Average house prices have nearly tripled across the whole country during the past decade, says the Halifax.
Watching house prices rise has been dispiriting for would-be home owners
The mortgage lender's latest report highlights how house prices have far outstripped the UK's economic growth and rising incomes during that time.
The price of the average UK house has risen by 187% to £179,000 since February 1996.
Greater London saw the largest regional rise (240%) and Cornwall is the county where prices have risen fastest (274%).
"The South West has emerged as a highly sought after destination, led by Cornwall," said Tim Crawford, an economist at the Halifax.
Among individual towns, Newry in Northern Ireland topped the league for the biggest increase, with its local house prices going up by 371% to £181,000.
The Halifax says the reason for the long boom in property prices lies firmly with the economy.
REGIONAL HOUSE PRICE RISES SINCE 1996
Greater London - 240%
N. Ireland - 231%
South West - 213%
East Anglia - 199%
South East - 196%
Wales - 195%
East Midlands - 190%
North - 187%
West Midlands - 176%
North West - 175%
Yorks & Humber - 170%
Scotland - 110%
UK average - 187%
The UK has had 10 years of steady economic growth, falling unemployment, low inflation and thus low interest rates.
By contrast, the early 90s were characterised by a house price slump.
This was prompted by high inflation, high interest rates and a severe recession that saw nearly three million out of work and hundreds of thousands of people losing their homes through repossession.
But since February 1996, the rise in the UK's average UK property cost from £62,000 to £179,000 means home owners have experienced a gain of 10.6% a year.
Average earnings, on the other hand, have risen by only 54%, or 4.2% a year.
The rise in house prices has not been simply due to prices in London - the traditional hotspot - dragging up the national average.
As well as the sharp increase in Cornwall, six of the top 10 counties for house price rises have been in Wales, with Carmarthenshire up by 264%.
Meanwhile Northern Ireland has been going through its own boom, with property prices up by 25% in the past year alone.
For that reason Newry is joined by Antrim, where prices are up by 321%.
"The housing market in Northern Ireland has seen well above average house price growth, led by Newry and Antrim, two of the five top performing towns in the UK since 1996," said Mr Crawford.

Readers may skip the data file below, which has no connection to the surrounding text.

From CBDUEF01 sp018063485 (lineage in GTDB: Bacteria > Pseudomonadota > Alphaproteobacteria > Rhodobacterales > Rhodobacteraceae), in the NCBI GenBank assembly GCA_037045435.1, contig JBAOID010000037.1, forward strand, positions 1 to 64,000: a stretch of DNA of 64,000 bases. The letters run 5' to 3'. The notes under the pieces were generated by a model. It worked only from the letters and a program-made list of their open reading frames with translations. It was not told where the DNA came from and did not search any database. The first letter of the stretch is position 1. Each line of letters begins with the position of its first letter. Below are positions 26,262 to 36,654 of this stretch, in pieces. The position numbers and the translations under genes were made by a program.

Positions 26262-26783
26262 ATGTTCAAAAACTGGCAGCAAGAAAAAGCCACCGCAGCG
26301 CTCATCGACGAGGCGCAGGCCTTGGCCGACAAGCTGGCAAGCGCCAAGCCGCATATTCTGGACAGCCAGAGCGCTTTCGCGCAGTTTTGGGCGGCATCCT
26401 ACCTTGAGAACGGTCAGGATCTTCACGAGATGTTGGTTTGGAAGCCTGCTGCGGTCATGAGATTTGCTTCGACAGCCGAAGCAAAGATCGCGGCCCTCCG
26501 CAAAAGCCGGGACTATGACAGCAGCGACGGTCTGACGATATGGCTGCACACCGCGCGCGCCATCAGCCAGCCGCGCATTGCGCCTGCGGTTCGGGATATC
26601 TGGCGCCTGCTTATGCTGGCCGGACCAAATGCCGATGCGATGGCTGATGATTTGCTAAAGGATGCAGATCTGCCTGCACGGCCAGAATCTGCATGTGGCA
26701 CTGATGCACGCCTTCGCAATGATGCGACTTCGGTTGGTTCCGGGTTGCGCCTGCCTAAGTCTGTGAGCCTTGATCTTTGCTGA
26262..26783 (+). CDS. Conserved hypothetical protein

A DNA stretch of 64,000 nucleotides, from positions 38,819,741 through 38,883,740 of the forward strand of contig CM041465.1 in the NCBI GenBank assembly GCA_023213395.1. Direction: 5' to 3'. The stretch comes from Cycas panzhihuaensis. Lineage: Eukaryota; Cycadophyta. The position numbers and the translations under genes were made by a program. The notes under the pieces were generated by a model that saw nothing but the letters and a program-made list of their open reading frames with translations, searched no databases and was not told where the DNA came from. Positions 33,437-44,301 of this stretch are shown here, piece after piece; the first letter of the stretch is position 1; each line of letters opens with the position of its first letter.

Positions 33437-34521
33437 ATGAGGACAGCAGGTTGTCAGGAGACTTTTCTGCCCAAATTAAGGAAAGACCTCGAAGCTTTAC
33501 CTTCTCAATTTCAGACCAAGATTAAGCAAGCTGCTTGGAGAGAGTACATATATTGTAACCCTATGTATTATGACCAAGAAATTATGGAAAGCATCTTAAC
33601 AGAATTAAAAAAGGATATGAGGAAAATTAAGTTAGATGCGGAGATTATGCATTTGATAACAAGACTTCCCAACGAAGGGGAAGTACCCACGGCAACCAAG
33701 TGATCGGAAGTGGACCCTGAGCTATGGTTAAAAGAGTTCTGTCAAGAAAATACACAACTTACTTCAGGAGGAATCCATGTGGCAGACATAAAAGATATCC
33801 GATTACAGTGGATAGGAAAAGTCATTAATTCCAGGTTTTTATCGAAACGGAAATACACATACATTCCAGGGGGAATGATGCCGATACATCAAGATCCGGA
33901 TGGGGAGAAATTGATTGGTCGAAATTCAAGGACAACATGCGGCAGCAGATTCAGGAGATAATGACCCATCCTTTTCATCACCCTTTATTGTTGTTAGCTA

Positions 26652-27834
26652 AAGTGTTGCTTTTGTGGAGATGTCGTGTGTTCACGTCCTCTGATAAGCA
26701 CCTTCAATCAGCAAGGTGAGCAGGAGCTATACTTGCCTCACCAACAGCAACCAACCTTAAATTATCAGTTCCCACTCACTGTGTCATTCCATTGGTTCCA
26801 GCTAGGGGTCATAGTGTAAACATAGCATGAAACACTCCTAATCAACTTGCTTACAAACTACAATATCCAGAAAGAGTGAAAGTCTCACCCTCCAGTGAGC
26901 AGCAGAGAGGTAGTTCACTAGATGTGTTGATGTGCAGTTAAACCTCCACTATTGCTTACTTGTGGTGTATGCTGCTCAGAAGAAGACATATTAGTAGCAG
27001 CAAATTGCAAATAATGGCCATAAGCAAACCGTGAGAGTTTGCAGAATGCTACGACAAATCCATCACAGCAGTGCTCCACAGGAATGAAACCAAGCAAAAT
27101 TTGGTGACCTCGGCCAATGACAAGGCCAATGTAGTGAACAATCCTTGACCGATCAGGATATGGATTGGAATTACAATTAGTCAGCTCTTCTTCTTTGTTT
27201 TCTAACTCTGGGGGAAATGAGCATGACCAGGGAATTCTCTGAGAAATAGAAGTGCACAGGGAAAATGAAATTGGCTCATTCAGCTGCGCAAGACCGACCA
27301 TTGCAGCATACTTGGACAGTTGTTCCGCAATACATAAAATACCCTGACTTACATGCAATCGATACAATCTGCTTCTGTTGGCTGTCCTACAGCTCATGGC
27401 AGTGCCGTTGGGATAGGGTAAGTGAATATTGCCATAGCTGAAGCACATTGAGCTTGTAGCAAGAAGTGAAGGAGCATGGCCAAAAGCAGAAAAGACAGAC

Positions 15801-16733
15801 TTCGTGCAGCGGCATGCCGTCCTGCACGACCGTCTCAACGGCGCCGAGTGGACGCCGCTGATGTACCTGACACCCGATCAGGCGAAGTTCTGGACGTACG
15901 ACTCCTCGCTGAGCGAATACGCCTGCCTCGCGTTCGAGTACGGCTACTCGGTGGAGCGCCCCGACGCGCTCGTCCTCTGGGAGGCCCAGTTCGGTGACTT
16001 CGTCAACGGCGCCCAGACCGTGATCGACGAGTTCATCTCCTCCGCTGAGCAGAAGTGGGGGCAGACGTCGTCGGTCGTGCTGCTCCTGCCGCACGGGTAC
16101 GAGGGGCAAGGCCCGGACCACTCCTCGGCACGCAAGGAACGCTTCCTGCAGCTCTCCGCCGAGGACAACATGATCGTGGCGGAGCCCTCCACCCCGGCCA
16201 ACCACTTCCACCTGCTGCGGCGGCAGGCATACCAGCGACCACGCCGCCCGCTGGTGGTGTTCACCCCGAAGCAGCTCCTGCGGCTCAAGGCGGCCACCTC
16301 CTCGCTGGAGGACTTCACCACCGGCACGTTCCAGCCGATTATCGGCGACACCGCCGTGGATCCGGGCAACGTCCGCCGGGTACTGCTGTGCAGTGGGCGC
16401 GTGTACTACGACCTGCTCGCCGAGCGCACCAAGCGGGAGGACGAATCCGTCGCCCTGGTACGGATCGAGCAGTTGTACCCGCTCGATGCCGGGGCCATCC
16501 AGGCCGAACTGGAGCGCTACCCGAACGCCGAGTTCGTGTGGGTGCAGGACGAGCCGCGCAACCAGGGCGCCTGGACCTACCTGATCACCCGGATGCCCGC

Despite all this, when it comes to the actual cost of buying a home, London and the South East continue to dominate the leagues for the most expensive places to live.
Gerrards Cross - famed for high house prices and a collapsed railway tunnel
London house prices are now typically £269,000, followed by the rest of the South East at £233,000.
At an average £314,000 per property, Surrey is still the most expensive county, especially in the London fringes such as Walton upon Thames and Weybridge.
And the most expensive towns are synonymous with prosperity - Gerrards Cross in Buckinghamshire (average price £713,000), followed by the London boroughs of Kensington & Chelsea and Westminster.
Gerrards Cross estate agent Trevor Kent joked: "We've no water in our pond and a tunnel with a hole in it, and yet people still want to pay a fortune to live here".
One apparent oddity looms out of the mass of statistics thrown up from the Halifax's calculations.
Seaham in County Durham, a coastal former mining town, is third in the list of towns where prices have risen fastest.
Houses there have gone up in price by 326% in the past decade or so, to an average of £142,000 each.
Karen Salt, manager of the local Halifax estate agency, where she has worked for the last 15 years, admitted this had taken her by surprise.
She said most of the change had happened in the past five years, thanks to new housing being built.
"There's been a lot of new development in the area with new estates being built. There's been a lot of regeneration going on."